"We do leave most of our tables out, some are relocated to other park sites or areas of a park," said Tim Bartlett, executive director of the Urbana Park District. "We do 'thin out' some tables from sites that are lower-use sites over the winter and store them at our Hickory Street storage facility.
"The picnic tables get used all year long. We can also adjust to user needs if we hear that more are needed. Folks can contact any of our offices to make a request for more tables at a particular site."
Lincoln Square's history
"Is there any info about how the placement of the Market at the Square came to be? Was there any controversy, arguments, or public input about where it was placed at the time? The building as-is completely cuts off Green Street which should be a main thoroughfare between campus and Vine Street. It also swallowed the front main entry to the Landmark Hotel, severely diminishing its historic qualities on the exterior at least, and generally seems just to serve to be in the way of other more important features a downtown should have. I am happy the city of Urbana did some studies and gathered community input in the last few years which is good but the damage has already been done to the Landmark Hotel and the rest of downtown. That's got me wondering if this was perhaps just bad urban design/planning or if anyone recognized these issues beforehand and tried to speak up and challenge the development as we see it today."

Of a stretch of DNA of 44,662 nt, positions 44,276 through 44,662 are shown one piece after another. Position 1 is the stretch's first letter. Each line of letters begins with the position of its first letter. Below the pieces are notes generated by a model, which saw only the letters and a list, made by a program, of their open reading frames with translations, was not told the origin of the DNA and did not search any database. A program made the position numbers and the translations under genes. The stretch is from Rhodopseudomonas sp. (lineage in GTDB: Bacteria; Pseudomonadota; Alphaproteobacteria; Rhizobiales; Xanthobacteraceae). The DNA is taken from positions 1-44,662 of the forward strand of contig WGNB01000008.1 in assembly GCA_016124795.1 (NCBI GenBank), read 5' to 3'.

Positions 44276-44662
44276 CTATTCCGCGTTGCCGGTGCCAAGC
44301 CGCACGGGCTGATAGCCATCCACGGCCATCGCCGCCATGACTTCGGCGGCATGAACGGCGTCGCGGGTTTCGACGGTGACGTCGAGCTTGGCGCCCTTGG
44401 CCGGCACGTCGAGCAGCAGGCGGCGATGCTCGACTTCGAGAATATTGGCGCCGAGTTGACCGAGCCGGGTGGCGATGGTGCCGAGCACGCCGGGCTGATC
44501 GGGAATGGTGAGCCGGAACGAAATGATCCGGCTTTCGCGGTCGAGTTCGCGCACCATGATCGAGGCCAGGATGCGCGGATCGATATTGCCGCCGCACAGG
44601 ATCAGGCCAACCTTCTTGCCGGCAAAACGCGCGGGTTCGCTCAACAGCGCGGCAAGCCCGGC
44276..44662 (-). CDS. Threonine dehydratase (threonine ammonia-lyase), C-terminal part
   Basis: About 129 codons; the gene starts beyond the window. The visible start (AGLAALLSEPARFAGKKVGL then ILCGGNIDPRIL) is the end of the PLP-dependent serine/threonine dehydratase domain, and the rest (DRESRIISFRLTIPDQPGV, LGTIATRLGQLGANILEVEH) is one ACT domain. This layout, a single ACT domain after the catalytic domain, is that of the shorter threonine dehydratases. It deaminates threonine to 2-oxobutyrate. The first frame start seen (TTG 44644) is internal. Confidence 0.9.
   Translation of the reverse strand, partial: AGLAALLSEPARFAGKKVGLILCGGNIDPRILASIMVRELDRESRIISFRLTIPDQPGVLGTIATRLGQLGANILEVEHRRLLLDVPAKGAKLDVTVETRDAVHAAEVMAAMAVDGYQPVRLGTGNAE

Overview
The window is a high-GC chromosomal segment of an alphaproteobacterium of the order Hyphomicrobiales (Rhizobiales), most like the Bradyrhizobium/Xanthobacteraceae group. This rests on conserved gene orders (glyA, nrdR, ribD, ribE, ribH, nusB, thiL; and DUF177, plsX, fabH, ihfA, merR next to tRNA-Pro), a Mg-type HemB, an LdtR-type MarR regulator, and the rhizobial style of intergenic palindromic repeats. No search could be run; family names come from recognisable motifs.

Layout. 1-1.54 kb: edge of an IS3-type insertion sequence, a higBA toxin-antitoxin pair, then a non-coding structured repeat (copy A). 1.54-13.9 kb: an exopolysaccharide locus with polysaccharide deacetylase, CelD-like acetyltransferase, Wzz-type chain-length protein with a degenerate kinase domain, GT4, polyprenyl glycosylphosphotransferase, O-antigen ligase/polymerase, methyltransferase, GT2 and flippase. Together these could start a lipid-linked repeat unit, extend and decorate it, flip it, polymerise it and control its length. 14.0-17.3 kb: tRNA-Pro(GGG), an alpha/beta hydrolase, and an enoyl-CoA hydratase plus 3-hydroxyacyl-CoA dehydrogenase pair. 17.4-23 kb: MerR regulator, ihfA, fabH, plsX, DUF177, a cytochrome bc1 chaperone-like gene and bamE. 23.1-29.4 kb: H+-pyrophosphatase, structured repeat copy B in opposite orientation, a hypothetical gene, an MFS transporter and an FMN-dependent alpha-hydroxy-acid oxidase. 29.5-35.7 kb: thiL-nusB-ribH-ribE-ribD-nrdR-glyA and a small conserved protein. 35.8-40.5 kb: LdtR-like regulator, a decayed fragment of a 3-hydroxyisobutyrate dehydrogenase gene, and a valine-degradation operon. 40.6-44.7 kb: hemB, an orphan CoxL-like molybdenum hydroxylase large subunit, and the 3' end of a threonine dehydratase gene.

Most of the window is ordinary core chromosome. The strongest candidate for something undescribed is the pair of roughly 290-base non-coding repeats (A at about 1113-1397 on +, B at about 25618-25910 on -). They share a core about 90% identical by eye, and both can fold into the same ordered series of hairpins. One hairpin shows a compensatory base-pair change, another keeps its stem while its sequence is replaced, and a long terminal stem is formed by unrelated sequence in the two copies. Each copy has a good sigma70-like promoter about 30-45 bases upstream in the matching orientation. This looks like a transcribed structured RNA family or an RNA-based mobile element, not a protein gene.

Quite the contrary.
The development you refer to as Market at the Square was called Lincoln Square Mall and it opened in 1964 as a much-heralded, architecturally unique retail space designed by famed national architect and planner Victor Gruen.
It had its genesis in 1959 when three local businessmen, concerned about Urbana's stagnant business district, met with the president of the Chicago department store chain Carson Pirie Scott and Co. Eventually, after many meetings and much negotiation, including acquiring property in a nine-square-block area with the city's approval, it was announced in June 1963 that the indoor mall would be built.
If there was any opposition, it was silent. Even the people and businesses displaced by Lincoln Square supported it, according to newspaper stories at the time.
Dividing Green Street was always part of Gruen's plan for what was envisioned as an "'introverted' building that would draw people into an open light-filled, climate controlled shopping experience," wrote Karen Kummer in a 2006 application to have Lincoln Square included on the National Register of Historic Places. It was.